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Spurred in part by Toronto’s bid to host the company’s second global headquarters, Inc. says it will hire an additional 600 tech workers in the city’s downtown core.

The Seattle-based e-commerce and cloud-services giant, which earlier this year hit a US$1-trillion market capitalization before a sector-wide price rout sent its value down, announced the hiring plan as it gave tours of a new 113,000-square-foot office space in the Scotia Plaza tower. Its five floors already contain 300 employees, largely working in advertising, Amazon’s Alexa voice platform, and in human-resources technology. The additional employees will be split between Scotia Plaza and its existing office on Bremner Boulevard, home to its local Amazon Web Services (AWS) team, although the company did not provide a timeline for the hiring.

“Between the diverse work force, the incredibly skilled work force we have in the city, and world-class universities like U of T and Waterloo – when you put that all together, this is a tech hub we really wanted to invest in,” Tamir Bar-Haim, Amazon’s Toronto site lead, said in an interview.

The hiring announcements come at the end of a major year for global tech companies investing in and moving into Toronto. The Microsoft Corp. Canadian headquarters is headed to the city’s core from Mississauga in 2020; Intel set up a North York graphics-chip engineering lab in September; and Ottawa’s Shopify Inc. is planning to invest a half-billion dollars and hire thousands of new employees when it consolidates its offices in a new complex to open in 2022. Other global firms are setting up shops to snap up Toronto’s artificial-intelligence talent, including Uber Technologies Inc. and LG Electronics Inc.

Amazon has more than 12,000 workers in Canada, including about 800 tech-based employees in Toronto and 2,000 in its four “fulfilment centres,” or warehouses, near the city. The company said Monday it plans to open a new distribution centre in Leduc County, just south of Edmonton, with plans to create 600 full-time jobs by 2020.

Toronto was shortlisted for Amazon’s second global headquarters, dubbed “HQ2,” but was widely considered an unlikely candidate, in part because it did not propose any company-specific tax breaks. New York and Washington ultimately won a split-down-the-middle HQ2, offering a combined US$2-billion in incentives.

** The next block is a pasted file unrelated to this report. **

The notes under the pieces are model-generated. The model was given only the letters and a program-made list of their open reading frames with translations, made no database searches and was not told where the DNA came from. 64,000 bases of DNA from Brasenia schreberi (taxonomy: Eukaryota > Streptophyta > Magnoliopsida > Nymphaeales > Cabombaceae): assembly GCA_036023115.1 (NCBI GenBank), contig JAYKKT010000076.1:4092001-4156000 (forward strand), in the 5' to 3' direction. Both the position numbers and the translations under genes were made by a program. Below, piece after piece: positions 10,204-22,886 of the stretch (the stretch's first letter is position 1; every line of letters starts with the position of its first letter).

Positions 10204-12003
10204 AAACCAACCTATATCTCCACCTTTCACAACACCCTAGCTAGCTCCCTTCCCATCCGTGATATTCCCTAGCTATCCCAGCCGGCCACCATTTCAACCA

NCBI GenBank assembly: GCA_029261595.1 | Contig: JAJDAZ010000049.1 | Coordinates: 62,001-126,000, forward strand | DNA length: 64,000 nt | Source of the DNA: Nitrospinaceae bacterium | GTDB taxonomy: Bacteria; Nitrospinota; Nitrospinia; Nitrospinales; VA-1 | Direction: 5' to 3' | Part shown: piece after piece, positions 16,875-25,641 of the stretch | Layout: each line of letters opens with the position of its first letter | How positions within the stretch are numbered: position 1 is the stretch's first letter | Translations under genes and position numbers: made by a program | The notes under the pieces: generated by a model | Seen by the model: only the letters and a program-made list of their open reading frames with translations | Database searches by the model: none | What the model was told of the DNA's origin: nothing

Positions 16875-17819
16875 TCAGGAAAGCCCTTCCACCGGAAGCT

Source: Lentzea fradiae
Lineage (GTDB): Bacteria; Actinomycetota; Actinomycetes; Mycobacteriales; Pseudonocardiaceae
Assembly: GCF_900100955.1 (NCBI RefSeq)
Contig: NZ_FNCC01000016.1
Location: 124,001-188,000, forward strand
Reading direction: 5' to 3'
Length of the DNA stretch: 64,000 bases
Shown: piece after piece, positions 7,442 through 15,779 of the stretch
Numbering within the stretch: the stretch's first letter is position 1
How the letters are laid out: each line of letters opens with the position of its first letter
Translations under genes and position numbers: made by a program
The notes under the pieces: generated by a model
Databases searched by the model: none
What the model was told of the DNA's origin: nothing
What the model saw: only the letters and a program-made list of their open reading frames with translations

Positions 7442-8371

Mr. Bar-Haim said Toronto’s bid “certainly helped” in deciding to hire more tech workers in the city. “We were very impressed with the proposal,” he said. The public document highlighted Toronto’s diversity, the region’s abundance of skilled workers, and potential cost savings through lower salaries and Canadian health care.

The new hires will work in advertising, on its web services and in engineering roles for Amazon’s fulfilment technology and Alexa voice service. Mr. Bar-Haim said the Toronto-based Alexa team, less than 18 months old, "is not only working on building out Alexa and our voice ecosystem here in Canada, they’re creating features and functionality that will support our customers all around the world. And so it’s inspiring to see what they’re working on. A lot of it we can’t share today and will become public in the coming months.”

While Amazon did not attach a dollar figure to the hiring announcement, the company said it has invested more than $3-billion in Canada since 2011.

The recent influx of foreign tech companies has pushed some Canadian technology leaders to raise warning signs. “With nearly 220,000 tech jobs in Canada set to sit vacant by 2021, any ‘job creation’ announcement in the tech sector is in fact a job-shuffling activity, as unemployment in Canadian tech is zero per cent,” Benjamin Bergen, executive director of the Council of Canadian Innovators, said in an e-mailed statement.

The group represents more than 100 Canadian tech companies, and has regularly signalled discontent with politicians’ celebrations of foreign multinational tech companies’ investments in Canada – with some members arguing that the country should instead try to build the next Amazon. Toronto Mayor John Tory, Ontario Premier Doug Ford, and local MP Adam Vaughan were on hand Tuesday to herald Amazon’s announcement.

“Skilled talent is jet-fuel for high-growth companies, but without increasing the pool of skilled talent that domestic scaling technology firms have access to and designing an innovation strategy for Ontario, the increasing presence of large multi-nationals will continue to negatively impact Canadian firms’ ability to scale-up globally,” Mr. Bergen wrote.

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